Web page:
International Information Technology


I always include some international IT discussion in my classes.  It is a point of personal interest for me since I have worked overseas (two years in a health center in Korea as a Peace Corps Volunteer in the early 1970s, and a year teaching computer science at the University of Namibia in Southern Africa in the mid-90s).  But I also think the topic is important even for people who have never left the country.  All our businesses are becoming increasingly involved in international trade and are either acquiring foreign companies or are being acquired by international partners.  In short, we need to watch what is going on internationally.


To describe the technology infrastructure available in various parts of the world, use the following URL. It will give you current data from the United Nations about countries all over the world.  As you will see from the table of contents that appears, there are many kinds of data kept, much of which you should find interesting.  We will be most concerned with tables – 11,12 and 13 – “to Acquire Knowledge.”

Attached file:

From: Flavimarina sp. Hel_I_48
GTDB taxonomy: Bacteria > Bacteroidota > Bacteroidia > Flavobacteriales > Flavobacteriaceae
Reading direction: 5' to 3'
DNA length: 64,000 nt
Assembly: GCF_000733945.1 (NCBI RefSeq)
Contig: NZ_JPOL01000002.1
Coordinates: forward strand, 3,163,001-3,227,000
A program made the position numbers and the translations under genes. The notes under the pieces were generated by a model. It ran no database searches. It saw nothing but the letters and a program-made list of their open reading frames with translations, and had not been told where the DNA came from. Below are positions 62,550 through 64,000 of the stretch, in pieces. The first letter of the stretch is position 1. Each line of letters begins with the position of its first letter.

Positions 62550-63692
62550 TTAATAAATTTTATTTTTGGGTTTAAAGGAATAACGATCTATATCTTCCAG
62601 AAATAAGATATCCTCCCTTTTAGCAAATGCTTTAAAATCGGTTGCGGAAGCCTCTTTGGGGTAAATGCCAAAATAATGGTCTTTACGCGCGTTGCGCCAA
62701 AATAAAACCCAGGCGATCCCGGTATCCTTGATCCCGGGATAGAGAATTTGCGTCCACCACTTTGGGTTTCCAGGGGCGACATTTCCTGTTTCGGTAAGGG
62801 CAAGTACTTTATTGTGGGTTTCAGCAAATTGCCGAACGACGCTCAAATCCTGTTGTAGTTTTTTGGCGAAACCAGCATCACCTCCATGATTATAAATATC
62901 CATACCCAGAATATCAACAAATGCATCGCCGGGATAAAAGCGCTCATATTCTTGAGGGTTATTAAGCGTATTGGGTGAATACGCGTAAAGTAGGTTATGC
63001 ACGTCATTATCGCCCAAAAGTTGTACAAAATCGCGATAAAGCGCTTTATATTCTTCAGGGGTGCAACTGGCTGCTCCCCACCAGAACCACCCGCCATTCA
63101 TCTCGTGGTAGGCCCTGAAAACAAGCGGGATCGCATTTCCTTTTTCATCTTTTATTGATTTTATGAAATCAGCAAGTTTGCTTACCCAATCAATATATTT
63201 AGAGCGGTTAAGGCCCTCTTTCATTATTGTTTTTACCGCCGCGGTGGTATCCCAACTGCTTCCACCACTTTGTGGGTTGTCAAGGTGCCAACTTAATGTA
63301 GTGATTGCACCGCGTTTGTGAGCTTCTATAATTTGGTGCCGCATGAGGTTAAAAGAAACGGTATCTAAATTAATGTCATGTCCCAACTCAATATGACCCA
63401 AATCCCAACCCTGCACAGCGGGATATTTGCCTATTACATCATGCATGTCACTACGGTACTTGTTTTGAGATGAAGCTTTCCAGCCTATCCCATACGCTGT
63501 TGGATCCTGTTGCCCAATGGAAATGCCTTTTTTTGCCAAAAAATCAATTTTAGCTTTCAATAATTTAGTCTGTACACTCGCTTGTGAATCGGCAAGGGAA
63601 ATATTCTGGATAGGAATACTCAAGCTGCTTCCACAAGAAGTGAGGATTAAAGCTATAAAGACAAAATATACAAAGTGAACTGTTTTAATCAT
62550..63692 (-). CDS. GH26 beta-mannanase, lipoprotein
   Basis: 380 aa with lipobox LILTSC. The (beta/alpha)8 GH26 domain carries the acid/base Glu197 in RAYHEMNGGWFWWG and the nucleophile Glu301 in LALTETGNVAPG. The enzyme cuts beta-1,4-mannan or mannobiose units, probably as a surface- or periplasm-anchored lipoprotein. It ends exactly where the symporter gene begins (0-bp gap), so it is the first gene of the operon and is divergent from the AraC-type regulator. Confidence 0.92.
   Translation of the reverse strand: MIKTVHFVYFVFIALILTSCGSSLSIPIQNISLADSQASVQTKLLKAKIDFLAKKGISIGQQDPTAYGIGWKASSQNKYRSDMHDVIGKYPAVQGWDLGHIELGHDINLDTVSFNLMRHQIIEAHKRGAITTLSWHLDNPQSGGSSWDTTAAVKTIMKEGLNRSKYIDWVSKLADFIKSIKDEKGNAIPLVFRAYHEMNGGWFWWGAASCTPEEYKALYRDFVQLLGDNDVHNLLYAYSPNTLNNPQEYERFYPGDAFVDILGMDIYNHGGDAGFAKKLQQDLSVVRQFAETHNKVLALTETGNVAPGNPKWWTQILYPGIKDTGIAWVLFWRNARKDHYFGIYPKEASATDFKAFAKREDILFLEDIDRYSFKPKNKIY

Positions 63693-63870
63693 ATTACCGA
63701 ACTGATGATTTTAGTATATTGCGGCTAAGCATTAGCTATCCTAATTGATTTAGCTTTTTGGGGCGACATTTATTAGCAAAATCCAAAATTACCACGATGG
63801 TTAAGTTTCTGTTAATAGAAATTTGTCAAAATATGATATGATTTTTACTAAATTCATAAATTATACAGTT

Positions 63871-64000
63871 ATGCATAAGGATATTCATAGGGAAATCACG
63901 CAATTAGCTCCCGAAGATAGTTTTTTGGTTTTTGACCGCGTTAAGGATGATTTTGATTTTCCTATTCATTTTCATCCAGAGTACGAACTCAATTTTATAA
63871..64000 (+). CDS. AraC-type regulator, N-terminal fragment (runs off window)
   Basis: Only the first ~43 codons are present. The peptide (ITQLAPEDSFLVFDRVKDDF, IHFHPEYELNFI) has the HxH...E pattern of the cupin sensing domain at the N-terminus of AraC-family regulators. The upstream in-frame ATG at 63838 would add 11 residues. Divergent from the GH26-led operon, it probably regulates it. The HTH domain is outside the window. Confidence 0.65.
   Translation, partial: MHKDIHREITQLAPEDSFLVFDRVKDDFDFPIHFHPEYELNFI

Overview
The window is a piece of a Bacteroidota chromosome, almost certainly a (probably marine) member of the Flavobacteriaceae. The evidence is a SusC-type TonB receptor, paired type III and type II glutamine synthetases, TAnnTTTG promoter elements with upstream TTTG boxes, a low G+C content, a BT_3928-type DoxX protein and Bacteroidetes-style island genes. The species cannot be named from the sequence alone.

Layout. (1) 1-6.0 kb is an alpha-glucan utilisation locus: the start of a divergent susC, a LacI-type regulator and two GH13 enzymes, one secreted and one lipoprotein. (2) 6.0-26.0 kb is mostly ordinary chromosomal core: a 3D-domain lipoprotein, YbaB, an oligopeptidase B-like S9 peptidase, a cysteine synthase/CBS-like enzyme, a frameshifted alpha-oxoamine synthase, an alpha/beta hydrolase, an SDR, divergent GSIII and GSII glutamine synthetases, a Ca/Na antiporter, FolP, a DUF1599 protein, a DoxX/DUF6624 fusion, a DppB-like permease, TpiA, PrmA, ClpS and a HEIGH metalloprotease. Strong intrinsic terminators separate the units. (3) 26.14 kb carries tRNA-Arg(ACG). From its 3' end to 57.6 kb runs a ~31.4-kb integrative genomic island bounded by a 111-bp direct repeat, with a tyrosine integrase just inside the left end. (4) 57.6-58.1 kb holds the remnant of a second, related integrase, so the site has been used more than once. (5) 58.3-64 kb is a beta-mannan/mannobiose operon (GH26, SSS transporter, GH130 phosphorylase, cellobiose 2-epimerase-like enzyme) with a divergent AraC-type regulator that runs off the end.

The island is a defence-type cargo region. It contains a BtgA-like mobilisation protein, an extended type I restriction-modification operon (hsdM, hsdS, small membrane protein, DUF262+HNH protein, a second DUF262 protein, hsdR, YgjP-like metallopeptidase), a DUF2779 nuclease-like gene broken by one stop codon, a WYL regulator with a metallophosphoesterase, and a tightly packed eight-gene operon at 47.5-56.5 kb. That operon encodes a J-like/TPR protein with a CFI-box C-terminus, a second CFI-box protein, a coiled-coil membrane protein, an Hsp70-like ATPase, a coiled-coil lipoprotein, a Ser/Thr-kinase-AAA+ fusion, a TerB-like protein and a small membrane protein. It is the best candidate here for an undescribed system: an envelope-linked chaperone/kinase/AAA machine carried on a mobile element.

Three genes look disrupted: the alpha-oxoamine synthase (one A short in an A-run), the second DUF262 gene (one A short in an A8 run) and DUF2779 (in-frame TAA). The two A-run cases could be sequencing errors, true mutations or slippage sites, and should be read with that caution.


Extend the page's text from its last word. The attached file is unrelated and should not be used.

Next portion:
What statistics do they consider important?  What aspects of technology infrastructure do they ignore?  In general, what do the numbers tell you about the kind of support businesses have in each of these countries?  If you were expanding your business overseas, where would you expect to find good resources, and where would you expect to have trouble?  Which numbers would be most important to you as you evaluated countries for expansion?


For this week, let’s begin with these questions:


  1. Which countries do you think will be leaders in coming decades?  What are they doing to prepare themselves for business leadership?


  1. Which countries are doing better than the average person might realize?  Where are the surprises?